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David Auerbach on literature, tech, film, etc.

Month: August 2011 (page 1 of 3)

Ernst Cassirer, Heidegger, and the Pitfall of Being Reasonable (or: Fashionable Radicalism)

What of Ernst Cassirer? Hans Sluga wrote a few months ago:

Cassirer does not get close in stature to the much more problematic Heidegger, and he certainly also lacks the philosophical radicalism of a Wittgenstein, Foucault, or Derrida and the incisive scientific acumen of a Russell, Quine, or Rawls. Attempts to revive his fortunes are, I am afraid, doomed to failure.

Hans Sluga, Review of Peter E. Gordon’s Continental Divide: Heidegger, Cassirer, Davos

The two words “stature” and “radicalism” should awaken suspicion at the terms of the judgment. They also hint at one possible reason why so much of the recent press on Cassirer has been lukewarm or dismissive: He is too reasonable.

First, a little context: hyper-learned philosophy scholar Frederick Beiser, who is also an avowed exponent of the cultural-historical tradition of which Cassirer was a part, recently criticized a history of 19th century continental philosophy for being, essentially, a dictionary of received ideas, an anthology of current trends and little else:

The editors might grumble here that in chiding them for not including Trendelenburg, Lotze and the neo-Kantians I have not judged them by their own criteria. For their volume is meant to describe “revolutionary responses to the existing order“, and Trendelenburg, Lotze and the neo-Kantians were not revolutionary; indeed, they represented the establishment and existing order, given their opposition to materialism and given their ensconced place in German university life.

It is precisely here, however, that it is necessary to raise questions about the editors’ criteria and their guiding themes of “revolutionary responses to the existing order.” That theme is so vague and equivocal that it signifies contradictory viewpoints. The revolutionary response to the existing order can mean the revolution on behalf of modern values by Feuerbach, Marx and the German materialists; or it can also mean the reaction against modern values by Kierkegaard, Dostoyevsky and Nietzsche. The existing order can be pre-secular, non-liberal and monarchical society prior to 1848, the remaining traces of the ancien régime; and it can also be the more secular, liberal and democratic order circa 1870. The editors never spell out this ambiguity; they simply exploit it, so that they have a convenient device for including everyone according to the exigencies of the standard curriculum.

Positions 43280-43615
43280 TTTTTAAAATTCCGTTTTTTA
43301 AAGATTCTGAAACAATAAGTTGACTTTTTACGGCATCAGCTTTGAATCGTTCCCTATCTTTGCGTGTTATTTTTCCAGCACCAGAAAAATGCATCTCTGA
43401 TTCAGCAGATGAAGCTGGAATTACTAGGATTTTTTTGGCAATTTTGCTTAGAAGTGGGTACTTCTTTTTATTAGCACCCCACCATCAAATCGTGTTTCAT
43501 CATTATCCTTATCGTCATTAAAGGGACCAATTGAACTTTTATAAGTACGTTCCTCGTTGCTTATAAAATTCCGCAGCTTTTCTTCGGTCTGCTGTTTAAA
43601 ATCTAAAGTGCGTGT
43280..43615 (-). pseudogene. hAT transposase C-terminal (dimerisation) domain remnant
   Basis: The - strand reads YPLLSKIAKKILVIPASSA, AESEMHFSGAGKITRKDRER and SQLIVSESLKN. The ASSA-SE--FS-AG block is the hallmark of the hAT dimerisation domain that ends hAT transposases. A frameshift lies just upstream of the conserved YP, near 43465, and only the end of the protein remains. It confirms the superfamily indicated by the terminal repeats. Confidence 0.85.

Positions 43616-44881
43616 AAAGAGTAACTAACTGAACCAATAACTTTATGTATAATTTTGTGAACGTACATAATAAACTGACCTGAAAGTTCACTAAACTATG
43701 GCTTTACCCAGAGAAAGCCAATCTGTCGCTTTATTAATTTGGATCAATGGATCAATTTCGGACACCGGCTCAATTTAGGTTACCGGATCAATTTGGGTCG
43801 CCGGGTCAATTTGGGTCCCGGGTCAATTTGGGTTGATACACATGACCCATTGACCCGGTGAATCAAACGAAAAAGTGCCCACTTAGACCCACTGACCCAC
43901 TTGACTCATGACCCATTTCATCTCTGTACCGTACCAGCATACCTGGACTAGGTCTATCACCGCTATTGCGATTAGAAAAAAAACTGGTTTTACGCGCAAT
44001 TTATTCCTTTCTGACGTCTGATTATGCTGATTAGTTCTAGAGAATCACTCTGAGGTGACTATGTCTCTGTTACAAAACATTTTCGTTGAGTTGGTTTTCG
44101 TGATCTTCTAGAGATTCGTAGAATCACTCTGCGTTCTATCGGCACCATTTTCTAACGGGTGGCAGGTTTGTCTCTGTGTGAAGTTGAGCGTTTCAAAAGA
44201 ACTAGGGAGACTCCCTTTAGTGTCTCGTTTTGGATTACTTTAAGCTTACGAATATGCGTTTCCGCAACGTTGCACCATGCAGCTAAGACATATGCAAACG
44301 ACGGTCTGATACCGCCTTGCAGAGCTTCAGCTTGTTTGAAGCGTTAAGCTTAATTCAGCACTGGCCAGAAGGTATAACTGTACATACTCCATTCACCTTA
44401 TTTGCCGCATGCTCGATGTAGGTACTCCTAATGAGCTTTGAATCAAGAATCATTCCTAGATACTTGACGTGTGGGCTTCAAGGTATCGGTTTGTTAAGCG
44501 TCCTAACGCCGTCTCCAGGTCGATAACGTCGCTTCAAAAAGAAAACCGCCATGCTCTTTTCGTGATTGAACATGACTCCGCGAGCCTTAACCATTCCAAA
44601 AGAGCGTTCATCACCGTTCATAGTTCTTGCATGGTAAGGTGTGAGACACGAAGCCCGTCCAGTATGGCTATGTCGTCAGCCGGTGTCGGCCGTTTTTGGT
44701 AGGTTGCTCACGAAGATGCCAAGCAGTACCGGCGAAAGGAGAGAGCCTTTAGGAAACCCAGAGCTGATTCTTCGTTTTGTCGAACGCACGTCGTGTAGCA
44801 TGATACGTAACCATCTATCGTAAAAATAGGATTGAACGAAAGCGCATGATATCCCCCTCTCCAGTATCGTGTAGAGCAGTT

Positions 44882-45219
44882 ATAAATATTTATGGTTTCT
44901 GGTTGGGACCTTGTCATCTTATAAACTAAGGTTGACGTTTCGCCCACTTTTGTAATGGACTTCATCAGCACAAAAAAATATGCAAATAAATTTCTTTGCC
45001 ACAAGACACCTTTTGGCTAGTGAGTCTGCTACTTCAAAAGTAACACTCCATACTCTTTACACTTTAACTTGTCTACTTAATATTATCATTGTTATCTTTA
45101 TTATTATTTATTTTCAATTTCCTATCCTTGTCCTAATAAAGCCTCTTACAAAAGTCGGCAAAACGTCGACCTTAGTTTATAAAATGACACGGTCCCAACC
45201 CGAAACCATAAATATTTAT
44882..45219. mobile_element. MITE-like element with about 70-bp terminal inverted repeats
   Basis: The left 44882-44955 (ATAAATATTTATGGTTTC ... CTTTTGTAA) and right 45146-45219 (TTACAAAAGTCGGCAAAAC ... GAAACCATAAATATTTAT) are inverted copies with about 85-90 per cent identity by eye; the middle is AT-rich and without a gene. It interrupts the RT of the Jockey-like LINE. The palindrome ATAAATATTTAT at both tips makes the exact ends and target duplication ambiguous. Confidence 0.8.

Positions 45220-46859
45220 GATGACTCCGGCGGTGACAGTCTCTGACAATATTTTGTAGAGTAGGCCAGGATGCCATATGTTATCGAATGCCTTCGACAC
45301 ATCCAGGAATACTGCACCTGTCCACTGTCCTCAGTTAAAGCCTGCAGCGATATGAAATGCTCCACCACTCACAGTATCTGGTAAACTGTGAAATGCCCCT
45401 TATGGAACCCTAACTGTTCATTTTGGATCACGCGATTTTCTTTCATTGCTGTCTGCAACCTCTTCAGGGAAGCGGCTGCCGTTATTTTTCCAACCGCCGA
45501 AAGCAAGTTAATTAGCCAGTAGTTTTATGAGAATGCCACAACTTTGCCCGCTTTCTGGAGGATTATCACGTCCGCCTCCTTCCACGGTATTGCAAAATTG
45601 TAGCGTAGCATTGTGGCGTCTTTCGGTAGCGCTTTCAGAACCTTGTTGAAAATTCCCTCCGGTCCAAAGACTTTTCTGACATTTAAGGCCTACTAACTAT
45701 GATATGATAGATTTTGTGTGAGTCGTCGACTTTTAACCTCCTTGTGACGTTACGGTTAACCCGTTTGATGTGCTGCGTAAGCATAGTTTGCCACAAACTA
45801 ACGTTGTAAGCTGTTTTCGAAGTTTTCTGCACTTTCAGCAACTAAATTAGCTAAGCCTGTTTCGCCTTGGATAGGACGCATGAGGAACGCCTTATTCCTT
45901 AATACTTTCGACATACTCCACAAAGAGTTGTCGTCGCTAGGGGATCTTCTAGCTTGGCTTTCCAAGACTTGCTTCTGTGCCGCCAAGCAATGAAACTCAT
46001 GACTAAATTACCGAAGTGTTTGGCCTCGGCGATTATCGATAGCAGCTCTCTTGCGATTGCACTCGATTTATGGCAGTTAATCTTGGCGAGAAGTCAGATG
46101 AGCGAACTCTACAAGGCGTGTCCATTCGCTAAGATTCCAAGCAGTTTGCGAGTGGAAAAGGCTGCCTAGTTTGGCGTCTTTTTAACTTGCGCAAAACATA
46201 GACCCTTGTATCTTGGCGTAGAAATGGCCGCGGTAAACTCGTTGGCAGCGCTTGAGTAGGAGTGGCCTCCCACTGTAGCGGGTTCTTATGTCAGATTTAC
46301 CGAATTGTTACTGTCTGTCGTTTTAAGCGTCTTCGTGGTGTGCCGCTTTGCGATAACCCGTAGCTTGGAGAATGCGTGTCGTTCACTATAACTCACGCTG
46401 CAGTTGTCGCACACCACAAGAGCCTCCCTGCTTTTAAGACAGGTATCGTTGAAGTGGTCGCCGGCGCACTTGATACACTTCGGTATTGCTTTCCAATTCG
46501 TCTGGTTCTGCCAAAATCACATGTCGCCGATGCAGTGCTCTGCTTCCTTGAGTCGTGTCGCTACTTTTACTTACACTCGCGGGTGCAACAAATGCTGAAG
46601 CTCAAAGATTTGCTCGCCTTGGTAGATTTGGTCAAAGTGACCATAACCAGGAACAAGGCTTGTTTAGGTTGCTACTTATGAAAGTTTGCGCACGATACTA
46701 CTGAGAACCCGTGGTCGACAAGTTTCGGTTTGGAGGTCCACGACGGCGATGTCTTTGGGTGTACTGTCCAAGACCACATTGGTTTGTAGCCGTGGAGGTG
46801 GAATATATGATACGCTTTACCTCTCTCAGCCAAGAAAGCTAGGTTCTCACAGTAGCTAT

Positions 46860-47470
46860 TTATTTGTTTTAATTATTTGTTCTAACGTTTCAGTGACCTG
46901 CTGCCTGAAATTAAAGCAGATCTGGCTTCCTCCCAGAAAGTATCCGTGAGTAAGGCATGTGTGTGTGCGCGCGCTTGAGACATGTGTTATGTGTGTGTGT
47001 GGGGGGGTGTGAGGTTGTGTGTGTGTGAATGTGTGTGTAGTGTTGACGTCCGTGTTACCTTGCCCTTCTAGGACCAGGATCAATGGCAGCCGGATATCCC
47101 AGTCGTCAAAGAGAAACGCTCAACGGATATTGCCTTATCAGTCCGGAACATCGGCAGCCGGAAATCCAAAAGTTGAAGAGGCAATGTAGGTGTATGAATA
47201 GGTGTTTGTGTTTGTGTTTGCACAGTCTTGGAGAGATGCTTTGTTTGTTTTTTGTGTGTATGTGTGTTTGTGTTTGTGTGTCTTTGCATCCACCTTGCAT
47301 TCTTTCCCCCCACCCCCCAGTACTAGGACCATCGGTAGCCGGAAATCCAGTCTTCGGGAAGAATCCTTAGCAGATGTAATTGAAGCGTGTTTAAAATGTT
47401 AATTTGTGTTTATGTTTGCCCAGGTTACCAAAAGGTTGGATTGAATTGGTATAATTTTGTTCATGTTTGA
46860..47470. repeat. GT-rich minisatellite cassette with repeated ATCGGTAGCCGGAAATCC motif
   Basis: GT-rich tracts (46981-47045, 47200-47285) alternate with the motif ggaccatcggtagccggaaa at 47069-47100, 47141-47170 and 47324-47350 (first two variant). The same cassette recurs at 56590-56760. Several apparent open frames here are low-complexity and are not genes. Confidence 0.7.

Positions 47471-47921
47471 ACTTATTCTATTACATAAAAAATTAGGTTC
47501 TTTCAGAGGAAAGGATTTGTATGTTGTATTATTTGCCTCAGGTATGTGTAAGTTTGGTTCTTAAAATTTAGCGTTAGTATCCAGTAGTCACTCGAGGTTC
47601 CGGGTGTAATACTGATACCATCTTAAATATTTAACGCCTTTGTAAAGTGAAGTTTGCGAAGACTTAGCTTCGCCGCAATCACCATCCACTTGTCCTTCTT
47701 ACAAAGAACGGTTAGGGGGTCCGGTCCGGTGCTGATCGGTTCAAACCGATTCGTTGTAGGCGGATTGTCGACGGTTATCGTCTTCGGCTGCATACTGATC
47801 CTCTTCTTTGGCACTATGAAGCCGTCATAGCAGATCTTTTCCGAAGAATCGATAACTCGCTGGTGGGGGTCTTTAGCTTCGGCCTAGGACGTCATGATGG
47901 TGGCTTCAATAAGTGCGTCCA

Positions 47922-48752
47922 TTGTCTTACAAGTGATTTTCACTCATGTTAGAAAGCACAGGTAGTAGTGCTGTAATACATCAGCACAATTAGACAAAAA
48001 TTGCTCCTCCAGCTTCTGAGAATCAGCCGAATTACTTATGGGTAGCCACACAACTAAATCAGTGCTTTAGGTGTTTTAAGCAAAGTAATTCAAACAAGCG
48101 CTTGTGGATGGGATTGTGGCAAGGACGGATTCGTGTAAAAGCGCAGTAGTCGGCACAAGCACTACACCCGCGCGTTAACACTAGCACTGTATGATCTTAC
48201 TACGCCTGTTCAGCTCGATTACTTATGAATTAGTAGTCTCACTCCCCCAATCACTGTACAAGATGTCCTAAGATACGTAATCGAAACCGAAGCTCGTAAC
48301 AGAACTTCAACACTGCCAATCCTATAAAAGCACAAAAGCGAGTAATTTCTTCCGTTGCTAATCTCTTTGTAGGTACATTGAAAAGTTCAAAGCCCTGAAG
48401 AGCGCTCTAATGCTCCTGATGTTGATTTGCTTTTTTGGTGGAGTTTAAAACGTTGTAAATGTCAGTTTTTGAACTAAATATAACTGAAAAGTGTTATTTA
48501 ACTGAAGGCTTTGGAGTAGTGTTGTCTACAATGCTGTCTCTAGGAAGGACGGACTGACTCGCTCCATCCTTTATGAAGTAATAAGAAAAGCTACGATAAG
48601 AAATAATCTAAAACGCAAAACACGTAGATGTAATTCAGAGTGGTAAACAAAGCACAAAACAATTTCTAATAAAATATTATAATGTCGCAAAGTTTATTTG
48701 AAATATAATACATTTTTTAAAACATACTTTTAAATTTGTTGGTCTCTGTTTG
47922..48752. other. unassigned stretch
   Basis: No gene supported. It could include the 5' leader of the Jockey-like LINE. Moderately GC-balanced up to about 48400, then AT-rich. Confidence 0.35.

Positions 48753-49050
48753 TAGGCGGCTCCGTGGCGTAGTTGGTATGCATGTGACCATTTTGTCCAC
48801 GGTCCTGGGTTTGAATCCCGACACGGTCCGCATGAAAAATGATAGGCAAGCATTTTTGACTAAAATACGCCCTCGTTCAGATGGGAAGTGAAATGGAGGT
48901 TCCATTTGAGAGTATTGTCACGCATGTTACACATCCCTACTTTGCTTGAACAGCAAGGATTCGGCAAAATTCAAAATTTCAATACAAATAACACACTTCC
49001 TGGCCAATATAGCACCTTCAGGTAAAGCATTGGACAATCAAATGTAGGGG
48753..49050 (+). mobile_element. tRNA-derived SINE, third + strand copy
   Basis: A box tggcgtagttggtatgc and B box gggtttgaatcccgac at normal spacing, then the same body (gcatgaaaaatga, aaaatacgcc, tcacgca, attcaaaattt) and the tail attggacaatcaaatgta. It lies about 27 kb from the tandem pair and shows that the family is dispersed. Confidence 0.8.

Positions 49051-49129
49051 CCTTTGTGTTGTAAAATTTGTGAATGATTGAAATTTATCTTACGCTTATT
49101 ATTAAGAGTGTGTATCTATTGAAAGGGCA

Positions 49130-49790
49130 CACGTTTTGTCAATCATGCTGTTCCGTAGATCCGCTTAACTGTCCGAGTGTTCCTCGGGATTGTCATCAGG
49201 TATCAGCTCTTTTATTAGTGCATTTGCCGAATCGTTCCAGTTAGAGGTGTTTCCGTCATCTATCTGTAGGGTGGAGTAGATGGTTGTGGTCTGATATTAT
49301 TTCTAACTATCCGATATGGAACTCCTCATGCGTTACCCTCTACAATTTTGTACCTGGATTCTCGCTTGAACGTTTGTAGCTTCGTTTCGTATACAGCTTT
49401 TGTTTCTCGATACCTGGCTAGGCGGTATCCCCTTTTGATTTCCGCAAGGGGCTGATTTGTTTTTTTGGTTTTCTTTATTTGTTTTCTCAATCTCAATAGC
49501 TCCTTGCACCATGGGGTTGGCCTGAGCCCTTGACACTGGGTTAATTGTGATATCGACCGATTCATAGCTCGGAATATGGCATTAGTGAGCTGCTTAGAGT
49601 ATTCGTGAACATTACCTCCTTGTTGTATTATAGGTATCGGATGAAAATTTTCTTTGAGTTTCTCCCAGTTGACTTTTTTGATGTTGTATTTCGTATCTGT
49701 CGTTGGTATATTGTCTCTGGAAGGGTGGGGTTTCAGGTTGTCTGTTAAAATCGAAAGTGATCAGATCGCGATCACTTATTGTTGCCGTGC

Behind the editors’ theme of “revolutionary responses to the existing order” there lies an old myth, one that the editors have scarcely articulated yet tacitly adopted: namely, that the important philosophy of the nineteenth century came not from “academic philosophers” but from the radical individual thinkers outside the university, viz., from such solitary thinkers as Kierkegaard, Dostoyevsky, Nietzsche and Schopenhauer.

Not the least troublesome aspect of this myth is that some of these so-called revolutionary thinkers were themselves deeply reactionary. It is only by turning a blind eye to Nietzsche’s reactionary politics and to Kierkegaard’s and Dostoyevsky’s fundamentalist Christianity that it is possible to make them relevant to us today. Any impartial contemporary student of nineteenth-century philosophy who knows the movement in all its breadth will find Cohen, Simmel and Weber more sympathetic company than Kierkegaard, Nietzsche or Dostoyevsky.

Frederick Beiser, Review of Alan D. Schrift and Daniel Conway (eds.), Nineteenth Century Philosophy: Revolutionary Responses to the Existing Order

Behind this chronologically localized criticism is a larger specter haunting the history of philosophy, which is the extent to which the history of philosophy is chronicled as a history of radicalism. There is a persistent urge to reject any uniformitarian or gradualist model of philosophy in favor of a history of wild, epochal thinkers making fundamental changes to the ways that we see the world.

Not only does this provide for a more exciting model of punctuated equilibrium, but it also makes for a much simpler and more teachable one, as we can leap from Descartes to Hume to Kant to Hegel without bothering to examine the secondary, non-epochal thinkers in between them.

And the insidious nature of this assumption goes beyond Beiser’s specific criticisms. The criticism of Cassirer reinforces the more general problem at work. I’m not interested in defending Cassirer here per se, but in showing that many of the criticisms seem to be made in bad faith.